Growth in demand will prevent crash in mineral prices, World Bank says


By David Uren
The Australian, Sydney
Sunday, November 20, 2006,20867,20786046-643,00.html

Surpluses in mineral supply will emerge in 2008, but continued growth in demand and rising mining costs will stop prices from dropping back to their level of the 1990s, according to the World Bank.

The bank says long-term demand growth will remain strong, while the industry faces challenges in raising its supply.

"However, it would be foolish to underestimate the impact of price signals, the power of markets, and the versatility of the mining industry to address the challenges that it faces," the bank said.

Resource industry leaders in Melbourne for the G20 summit said there had been a lack of investment in capacity in the industry, with a decline in levels of both skills and research and development.

They also conceded that the growth in Asian demand had not been anticipated.

"The industry has been responding to these changes and is making massive investments, but the lead times are typically up to 10 years," a statement prepared by the newly formed energy and Minerals Business Council said.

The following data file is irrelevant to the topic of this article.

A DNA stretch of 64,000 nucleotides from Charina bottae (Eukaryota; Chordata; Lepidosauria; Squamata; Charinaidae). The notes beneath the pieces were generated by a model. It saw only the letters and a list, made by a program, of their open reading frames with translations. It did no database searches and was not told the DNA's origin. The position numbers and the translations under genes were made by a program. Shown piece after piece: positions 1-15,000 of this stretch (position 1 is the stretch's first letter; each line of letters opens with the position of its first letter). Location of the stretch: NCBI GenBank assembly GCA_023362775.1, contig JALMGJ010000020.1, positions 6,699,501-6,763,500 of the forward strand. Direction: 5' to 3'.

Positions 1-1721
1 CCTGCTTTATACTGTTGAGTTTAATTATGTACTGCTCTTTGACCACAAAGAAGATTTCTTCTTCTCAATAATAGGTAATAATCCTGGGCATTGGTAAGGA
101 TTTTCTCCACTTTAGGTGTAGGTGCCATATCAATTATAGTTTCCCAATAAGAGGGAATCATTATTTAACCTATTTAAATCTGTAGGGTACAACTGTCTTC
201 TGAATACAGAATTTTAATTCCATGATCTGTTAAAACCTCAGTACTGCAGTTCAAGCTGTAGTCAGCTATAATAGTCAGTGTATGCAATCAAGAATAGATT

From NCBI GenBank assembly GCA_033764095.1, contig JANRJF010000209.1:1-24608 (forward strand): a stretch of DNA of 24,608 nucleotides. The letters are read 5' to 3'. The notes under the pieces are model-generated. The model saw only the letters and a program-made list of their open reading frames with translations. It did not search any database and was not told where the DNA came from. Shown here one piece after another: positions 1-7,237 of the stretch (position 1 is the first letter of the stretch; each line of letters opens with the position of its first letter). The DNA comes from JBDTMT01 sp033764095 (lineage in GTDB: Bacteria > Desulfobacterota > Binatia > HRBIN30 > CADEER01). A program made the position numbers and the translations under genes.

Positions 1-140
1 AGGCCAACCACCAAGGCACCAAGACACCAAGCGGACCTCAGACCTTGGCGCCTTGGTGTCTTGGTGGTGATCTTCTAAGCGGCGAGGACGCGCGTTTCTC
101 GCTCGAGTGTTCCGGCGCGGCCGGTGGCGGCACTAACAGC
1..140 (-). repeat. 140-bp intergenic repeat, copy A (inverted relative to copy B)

Last week the Government's commodities forecaster, the Australian Bureau of Agricultural and Resource Economics, said mining developments in Australia had notched another record, with $35 billion in major projects under way.

The number of minerals and energy projects under construction or committed to, has also hit a record 94.

The World Bank said demand for copper could rise by 60 per cent or more over the next 15 years and require the discovery of new reserves to replace depleting mines.

In a review prepared for the G20, it says that although demand growth from China will eventually slow, there is large potential demand from other developing countries.

The World Bank says world reserves of mineral resources should not become exhausted in the foreseeable future.

Although the known reserves of copper would last for only 32 years if demand growth continues at the 3 per cent annual rate of the past 15 years, the bank says, companies do not have an incentive to incur the costs to prove up more than 20 years of future reserves.

The bank says, however, that the long-term decline in ore grades may continue.

There is also a concern that for some metals, including copper, new mines will be smaller and underground, so economies of scale will be harder to obtain.

In the case of nickel, the easily processed sulphide ores are being mined out, and production is shifting to more expensive laterite deposits.

In other minerals, the new ore bodies are likely to be increasingly remote and require substantial infrastructure investment, the bank says. In the short-term, mines are facing higher costs from energy and shortages of skills and supplies.

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